These Australians expected to be home before Christmas. Some will be waiting until April amid COVID-19 pandemic

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These Australians expected to be home before Christmas. Some will be waiting until April amid COVID-19 pandemic
Kate Jeffires, her son Mitchell and husband Dave are stranded in Canada after travelling to see Dave's mother in February.(Supplied)
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Tens of thousands of Australians will be forced to spend Christmas away from home, family and friends this year.

Key points:

  • 36,000 citizens and permanent residents of Australia, who have registered with DFAT, are still unable to return to the country
  • Colleen Ryan has been stuck in Russia and is unsure if the Russian Government will renew her visa beyond February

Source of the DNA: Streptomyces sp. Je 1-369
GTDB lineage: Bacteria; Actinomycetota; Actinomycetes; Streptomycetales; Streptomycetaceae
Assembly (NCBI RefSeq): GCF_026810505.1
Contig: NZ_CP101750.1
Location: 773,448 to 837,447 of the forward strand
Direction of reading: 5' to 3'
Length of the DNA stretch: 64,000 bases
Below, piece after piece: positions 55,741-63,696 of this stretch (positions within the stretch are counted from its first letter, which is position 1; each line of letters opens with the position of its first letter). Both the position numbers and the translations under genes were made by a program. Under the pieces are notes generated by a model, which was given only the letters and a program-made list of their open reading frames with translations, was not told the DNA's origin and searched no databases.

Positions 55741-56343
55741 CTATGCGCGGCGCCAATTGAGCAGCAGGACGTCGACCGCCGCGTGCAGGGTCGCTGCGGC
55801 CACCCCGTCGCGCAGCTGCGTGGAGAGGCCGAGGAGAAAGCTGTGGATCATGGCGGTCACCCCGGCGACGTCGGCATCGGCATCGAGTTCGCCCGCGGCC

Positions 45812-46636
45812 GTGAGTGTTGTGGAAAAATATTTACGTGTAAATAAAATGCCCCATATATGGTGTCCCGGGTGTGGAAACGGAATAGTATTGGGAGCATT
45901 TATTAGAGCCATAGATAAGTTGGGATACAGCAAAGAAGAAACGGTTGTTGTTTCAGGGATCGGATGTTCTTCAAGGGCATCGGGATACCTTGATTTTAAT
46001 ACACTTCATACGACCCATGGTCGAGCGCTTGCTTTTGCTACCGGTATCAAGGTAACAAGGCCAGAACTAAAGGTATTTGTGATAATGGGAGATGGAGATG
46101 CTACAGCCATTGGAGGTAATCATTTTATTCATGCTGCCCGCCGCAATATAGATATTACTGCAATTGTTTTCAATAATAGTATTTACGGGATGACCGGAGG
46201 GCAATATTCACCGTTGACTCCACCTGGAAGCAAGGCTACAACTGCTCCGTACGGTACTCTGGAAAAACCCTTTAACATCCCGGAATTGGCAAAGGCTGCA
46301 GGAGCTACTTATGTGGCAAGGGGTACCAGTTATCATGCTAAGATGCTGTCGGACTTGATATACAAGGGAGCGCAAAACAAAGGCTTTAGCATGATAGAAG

• Kate Jeffries is trying to return to Australia in time to keep her job

In September, Prime Minister Scott Morrison said he hoped to have “as many people home, if not all of them, by Christmas”.

Since then, more than 43,800 Australians have returned from overseas, including more than 17,000 Australians registered with the Department of Foreign Affairs and Trade (DFAT).

But for many Australians who’ve been locked out of the country for up to nine months, their hopes of being home for the holidays are evaporating.

At least 36,000 citizens and permanent residents who have registered with DFAT are still unable to return.

The hotel quarantine cap of 6,000 arrivals a week has led to strict rationing of tickets, with many of them going to those who can afford to pay top dollar.

These Australians expected to be home before Christmas. Some will be waiting until April amid COVID-19 pandemic
Kate Jeffires, her son Mitchell and husband Dave are stranded in Canada after travelling to see Dave’s mother in February.(Supplied)